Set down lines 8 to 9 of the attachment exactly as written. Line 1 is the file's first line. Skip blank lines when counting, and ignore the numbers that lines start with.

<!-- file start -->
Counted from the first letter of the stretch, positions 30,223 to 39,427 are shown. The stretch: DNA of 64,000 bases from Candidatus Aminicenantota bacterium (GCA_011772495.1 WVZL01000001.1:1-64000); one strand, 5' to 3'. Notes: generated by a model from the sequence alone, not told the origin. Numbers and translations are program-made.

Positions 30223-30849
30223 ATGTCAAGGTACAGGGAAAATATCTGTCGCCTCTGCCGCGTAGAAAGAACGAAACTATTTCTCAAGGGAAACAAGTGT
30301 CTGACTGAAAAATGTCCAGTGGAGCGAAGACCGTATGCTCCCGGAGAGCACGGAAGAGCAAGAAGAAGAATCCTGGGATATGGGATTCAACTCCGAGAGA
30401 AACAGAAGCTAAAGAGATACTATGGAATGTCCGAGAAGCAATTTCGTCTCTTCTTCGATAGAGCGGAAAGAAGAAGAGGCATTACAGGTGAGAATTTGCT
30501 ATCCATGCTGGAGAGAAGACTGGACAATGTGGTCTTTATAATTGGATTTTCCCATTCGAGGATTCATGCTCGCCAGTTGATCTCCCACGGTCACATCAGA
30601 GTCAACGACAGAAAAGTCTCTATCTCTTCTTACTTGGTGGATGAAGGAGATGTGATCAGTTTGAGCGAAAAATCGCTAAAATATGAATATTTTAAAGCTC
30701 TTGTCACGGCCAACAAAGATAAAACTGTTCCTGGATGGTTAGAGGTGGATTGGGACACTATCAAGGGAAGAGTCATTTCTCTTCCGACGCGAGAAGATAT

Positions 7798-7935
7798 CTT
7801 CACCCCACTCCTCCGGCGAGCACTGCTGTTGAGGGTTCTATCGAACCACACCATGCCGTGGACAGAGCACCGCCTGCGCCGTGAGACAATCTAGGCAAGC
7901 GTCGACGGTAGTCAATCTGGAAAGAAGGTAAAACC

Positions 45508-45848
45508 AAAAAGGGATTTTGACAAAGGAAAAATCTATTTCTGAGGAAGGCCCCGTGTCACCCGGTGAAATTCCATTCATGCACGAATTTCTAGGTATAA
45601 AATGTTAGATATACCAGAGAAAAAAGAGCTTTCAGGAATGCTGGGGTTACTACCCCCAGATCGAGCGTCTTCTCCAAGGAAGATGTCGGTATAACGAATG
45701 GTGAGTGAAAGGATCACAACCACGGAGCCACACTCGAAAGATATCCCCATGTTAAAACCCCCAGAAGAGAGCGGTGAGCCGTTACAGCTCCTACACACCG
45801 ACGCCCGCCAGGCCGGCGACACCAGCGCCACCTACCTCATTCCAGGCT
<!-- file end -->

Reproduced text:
30701 TTGTCACGGCCAACAAAGATAAAACTGTTCCTGGATGGTTAGAGGTGGATTGGGACACTATCAAGGGAAGAGTCATTTCTCTTCCGACGCGAGAAGATAT

Positions 7798-7935